Magazine Home      I     Links      I     Contact Us

Dyslexia: Is the Shoe Perhaps on the
Wrong Foot?

Reading is the most important skill that a child must acquire at school, because one must learn to read to be able to read to learn. The implication of this is that the child who is a poor reader will usually also be a poor learner.

Unfortunately poor reading skills, and therefore poor learning skills, have become a reality for an alarming number of people. In the U.S.A. the $14 million National Adult Literacy Survey of 1992 found that even though most adults in this survey had finished high school, 96% of them could not read, write, and figure well enough to go to college. Even more to the point, 25% were plainly unable to read. Although some are inclined to say that these statistics are exaggerated, they nevertheless indicate that an alarming number of children have reading problems.

Results of the 2003 National Assessment of Adult Literacy (renamed from 1992) found that reading comprehension levels did not significantly change between 1992 and 2003 and that there was little change in adults' ability to read and understand sentences and paragraphs.

Even more alarming is that reading difficulties are not limited to people who are environmentally, culturally or economically disadvantaged. Many children come from good homes, go to good schools and score average to above average on IQ tests. Yet, they battle to learn to read, and many never succeed.

Children with reading difficulties share a number of common symptoms. They are inclined to reverse letters or words, to omit letters, to lose their place, to remember little of what they have read, or to read with poor comprehension. These children are considered to suffer from a learning disability (LD), commonly called dyslexia.

According to the Orton Dyslexia Society at least one in every ten of otherwise able people has serious dyslexia problems. The Foundation of Children with Learning Disabilities states that learning-disabled children represent more than ten million of the total population of the U.S.A. Estimates of learning-disabled students being dyslexic vary between 70 and 80 percent.


Most problems can only be solved if one knows what causes the problem. A disease such as scurvy claimed the lives of thousands of seamen during long sea voyages. The disease was cured fairly quickly once the cause was discovered, viz. a Vitamin C deficiency. A viable point of departure in LD research would therefore be to ask the question, "What is the cause of dyslexia?"

The idea that dyslexia is a certifiable biological disorder, a physical problem that could be diagnosed and treated accordingly, gained credence during the 1960s and 1970s, giving rise to an armada of theories. One such a theory states that dyslexia is the result when the link between the language, hearing and comprehension centers of the brain is somehow misconfigured during fetal development. Another theory states that dyslexia is caused by "faulty wiring in the brain," whereas another holds that a subtle impairment of vision may be responsible, while yet another believes that a cerebellar-vestibular dysfunction may be responsible for the learning disability. All these theories — most of them blaming some difference in structure between the brain of the dyslexic and that of the so-called normal reader — have lead to nothing at all. Despite all these theories and all the intervention efforts based on them, not to mention the vast amounts of money expended in the process, the numbers of dyslexics continue to escalate.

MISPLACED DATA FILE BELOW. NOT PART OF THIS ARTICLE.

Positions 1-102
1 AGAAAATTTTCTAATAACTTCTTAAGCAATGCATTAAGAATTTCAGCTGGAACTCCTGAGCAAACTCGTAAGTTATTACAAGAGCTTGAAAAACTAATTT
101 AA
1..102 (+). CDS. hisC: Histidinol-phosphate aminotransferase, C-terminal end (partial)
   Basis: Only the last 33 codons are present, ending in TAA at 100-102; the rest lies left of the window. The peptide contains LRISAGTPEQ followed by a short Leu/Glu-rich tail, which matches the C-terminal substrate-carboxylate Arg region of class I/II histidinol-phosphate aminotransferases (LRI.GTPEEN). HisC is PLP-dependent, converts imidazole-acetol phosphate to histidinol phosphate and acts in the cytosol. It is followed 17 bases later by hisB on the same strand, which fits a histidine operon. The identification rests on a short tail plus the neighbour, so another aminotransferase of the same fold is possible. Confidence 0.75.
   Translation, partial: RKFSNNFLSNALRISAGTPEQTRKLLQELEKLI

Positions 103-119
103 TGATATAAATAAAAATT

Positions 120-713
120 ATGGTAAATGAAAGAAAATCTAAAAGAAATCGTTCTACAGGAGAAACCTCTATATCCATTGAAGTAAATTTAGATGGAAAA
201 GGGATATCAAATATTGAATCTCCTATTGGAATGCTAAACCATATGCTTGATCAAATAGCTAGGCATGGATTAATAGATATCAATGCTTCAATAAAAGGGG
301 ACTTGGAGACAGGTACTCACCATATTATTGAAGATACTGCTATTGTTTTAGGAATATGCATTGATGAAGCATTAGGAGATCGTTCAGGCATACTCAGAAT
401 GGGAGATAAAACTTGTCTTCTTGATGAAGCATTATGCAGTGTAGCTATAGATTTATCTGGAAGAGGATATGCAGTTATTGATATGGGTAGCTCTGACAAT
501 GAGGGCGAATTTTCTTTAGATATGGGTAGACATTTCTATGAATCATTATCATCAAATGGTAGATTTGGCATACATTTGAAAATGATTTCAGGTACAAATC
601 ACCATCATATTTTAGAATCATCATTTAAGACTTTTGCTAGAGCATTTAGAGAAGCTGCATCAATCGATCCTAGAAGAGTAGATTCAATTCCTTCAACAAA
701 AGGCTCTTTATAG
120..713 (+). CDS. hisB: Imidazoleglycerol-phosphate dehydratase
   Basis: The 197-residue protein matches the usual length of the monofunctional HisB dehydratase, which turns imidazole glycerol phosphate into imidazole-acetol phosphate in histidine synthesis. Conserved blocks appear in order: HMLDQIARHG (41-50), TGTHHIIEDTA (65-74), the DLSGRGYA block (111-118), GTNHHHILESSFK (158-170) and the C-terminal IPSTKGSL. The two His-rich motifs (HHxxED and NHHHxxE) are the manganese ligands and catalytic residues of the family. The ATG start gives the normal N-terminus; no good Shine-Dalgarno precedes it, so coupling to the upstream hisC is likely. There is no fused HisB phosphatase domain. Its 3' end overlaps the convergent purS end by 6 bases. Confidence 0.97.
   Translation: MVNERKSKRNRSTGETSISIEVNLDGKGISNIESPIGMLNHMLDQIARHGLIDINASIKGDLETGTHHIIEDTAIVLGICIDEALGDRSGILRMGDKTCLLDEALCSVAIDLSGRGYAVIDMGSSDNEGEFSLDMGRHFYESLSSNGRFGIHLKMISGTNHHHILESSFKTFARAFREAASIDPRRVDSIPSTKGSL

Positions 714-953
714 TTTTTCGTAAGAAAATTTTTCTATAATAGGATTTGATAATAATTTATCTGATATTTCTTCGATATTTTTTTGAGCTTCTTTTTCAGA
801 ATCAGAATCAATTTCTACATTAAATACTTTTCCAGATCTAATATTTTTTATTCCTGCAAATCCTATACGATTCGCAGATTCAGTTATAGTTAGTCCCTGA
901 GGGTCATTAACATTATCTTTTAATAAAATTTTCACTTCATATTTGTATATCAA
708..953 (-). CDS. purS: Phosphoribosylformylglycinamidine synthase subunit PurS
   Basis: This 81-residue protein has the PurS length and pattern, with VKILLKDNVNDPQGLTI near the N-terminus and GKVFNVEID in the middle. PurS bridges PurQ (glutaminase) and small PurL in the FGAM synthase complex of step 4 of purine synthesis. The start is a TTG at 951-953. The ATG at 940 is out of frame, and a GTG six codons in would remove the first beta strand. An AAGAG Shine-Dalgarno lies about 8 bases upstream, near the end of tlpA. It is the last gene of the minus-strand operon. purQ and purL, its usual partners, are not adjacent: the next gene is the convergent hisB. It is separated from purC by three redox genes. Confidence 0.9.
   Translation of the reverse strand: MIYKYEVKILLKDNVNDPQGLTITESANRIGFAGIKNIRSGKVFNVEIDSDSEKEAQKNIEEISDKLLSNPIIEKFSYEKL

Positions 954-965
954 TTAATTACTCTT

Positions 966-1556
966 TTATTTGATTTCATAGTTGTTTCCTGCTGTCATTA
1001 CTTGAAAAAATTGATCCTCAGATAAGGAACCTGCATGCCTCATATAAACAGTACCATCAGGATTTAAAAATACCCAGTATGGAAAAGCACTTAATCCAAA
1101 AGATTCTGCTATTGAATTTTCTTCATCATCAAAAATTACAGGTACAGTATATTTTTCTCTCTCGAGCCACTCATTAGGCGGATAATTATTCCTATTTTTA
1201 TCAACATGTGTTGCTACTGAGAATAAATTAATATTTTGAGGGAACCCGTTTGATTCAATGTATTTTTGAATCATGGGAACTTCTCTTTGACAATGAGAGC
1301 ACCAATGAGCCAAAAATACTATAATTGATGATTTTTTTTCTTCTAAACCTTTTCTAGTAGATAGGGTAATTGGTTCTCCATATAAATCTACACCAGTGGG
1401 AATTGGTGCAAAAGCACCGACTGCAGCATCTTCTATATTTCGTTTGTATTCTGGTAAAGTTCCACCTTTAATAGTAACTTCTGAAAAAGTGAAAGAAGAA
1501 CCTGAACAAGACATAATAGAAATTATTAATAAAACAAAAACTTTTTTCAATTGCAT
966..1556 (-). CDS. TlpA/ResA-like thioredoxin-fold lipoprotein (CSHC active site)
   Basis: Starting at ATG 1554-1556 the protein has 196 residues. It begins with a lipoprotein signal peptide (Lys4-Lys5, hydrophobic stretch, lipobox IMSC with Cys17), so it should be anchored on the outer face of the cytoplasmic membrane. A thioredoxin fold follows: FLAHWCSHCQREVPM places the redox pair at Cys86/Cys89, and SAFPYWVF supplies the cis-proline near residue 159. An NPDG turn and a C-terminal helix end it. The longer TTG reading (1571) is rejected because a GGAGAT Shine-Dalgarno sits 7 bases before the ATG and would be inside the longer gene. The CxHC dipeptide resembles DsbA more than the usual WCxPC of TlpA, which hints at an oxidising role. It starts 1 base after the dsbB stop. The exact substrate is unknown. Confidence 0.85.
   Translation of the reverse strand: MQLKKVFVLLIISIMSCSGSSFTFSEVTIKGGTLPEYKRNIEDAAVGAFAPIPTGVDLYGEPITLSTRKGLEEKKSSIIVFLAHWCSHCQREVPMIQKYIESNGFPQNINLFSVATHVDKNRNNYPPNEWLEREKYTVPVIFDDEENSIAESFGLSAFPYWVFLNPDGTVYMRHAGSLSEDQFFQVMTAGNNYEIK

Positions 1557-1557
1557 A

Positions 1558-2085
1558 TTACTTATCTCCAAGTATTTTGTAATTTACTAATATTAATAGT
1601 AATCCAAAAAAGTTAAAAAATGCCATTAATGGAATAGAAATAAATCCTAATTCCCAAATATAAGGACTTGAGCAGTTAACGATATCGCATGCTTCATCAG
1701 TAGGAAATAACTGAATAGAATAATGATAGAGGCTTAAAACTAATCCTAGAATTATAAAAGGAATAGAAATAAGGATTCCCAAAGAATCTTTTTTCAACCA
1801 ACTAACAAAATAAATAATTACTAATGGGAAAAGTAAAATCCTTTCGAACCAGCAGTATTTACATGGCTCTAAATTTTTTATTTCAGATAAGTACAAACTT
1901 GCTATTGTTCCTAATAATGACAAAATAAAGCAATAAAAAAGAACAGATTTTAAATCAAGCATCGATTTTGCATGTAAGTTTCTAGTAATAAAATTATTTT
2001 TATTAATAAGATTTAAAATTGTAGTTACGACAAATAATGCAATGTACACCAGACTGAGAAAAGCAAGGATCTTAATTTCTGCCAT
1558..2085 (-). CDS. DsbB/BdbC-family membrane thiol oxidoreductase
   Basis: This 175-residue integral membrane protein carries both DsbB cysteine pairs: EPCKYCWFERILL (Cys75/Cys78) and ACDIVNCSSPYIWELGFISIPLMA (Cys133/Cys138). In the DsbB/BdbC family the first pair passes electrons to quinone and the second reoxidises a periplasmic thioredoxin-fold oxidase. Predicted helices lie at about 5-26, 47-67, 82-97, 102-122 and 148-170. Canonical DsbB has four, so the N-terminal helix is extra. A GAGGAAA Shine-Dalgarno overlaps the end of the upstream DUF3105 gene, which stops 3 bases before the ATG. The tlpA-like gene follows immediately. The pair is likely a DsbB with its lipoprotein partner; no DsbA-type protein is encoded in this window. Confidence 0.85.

The theory that dyslexia has a neurological basis leaves many questions unanswered. Why is this supposedly non-contagious "ailment" on the increase? Compare the present situation with, for example, that of a century ago. In 1910 the literacy rate in the U.S.A. was so high it was predicted, "the public schools will in a short time practically eliminate illiteracy." In 1935, a survey of the 375,000 men working in the Civilian Conservation Corps — a government-sponsored work project to provide employment — found an illiteracy rate of 1.9 percent. It is most noteworthy that this last figure was found among men primarily of low socio-economic status. It is even more noteworthy that the illiteracy rates of the first half of the twentieth century reflected, for the most part, people who had never had the advantage of schooling.

It is also impossible to explain how a neurological dysfunction can be more prevalent in specific areas or countries. While the National Commission on Excellence in 1983 warned that the American nation was "at risk," remedial reading facilities were not needed at all in Japan due to the rarity of reading problems. At the time, some argued that reading problems were virtually nonexistent in Japan because their written language is easier than our Latin alphabet. That, however, is simply not true. The Japanese Kanji ideograms consist of 1,850 characters. In addition there are two Kana syllabaries, which — like our Latin alphabet — use symbols to represent sounds. Each Kana syllabary has 46 basic letters compared to our 26. Today, however, dyslexia is said to affect 6% of Japanese children.